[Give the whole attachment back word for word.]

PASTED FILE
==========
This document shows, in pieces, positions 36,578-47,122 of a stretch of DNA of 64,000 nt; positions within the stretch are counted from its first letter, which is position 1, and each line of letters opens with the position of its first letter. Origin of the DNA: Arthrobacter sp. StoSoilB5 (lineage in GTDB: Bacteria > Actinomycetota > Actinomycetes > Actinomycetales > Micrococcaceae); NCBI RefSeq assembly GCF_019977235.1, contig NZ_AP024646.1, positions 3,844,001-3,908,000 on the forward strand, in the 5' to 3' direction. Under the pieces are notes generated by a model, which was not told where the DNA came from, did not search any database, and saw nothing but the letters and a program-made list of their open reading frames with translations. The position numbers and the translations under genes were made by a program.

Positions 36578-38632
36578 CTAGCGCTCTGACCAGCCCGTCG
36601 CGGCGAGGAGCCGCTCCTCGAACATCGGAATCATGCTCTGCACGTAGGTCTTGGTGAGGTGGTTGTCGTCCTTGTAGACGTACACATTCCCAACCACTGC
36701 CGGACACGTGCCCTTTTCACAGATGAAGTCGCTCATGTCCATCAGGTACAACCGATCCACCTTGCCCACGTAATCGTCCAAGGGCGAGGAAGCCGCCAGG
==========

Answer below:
This document shows, in pieces, positions 36,578-47,122 of a stretch of DNA of 64,000 nt; positions within the stretch are counted from its first letter, which is position 1, and each line of letters opens with the position of its first letter. Origin of the DNA: Arthrobacter sp. StoSoilB5 (lineage in GTDB: Bacteria > Actinomycetota > Actinomycetes > Actinomycetales > Micrococcaceae); NCBI RefSeq assembly GCF_019977235.1, contig NZ_AP024646.1, positions 3,844,001-3,908,000 on the forward strand, in the 5' to 3' direction. Under the pieces are notes generated by a model, which was not told where the DNA came from, did not search any database, and saw nothing but the letters and a program-made list of their open reading frames with translations. The position numbers and the translations under genes were made by a program.

Positions 36578-38632
36578 CTAGCGCTCTGACCAGCCCGTCG
36601 CGGCGAGGAGCCGCTCCTCGAACATCGGAATCATGCTCTGCACGTAGGTCTTGGTGAGGTGGTTGTCGTCCTTGTAGACGTACACATTCCCAACCACTGC
36701 CGGACACGTGCCCTTTTCACAGATGAAGTCGCTCATGTCCATCAGGTACAACCGATCCACCTTGCCCACGTAATCGTCCAAGGGCGAGGAAGCCGCCAGG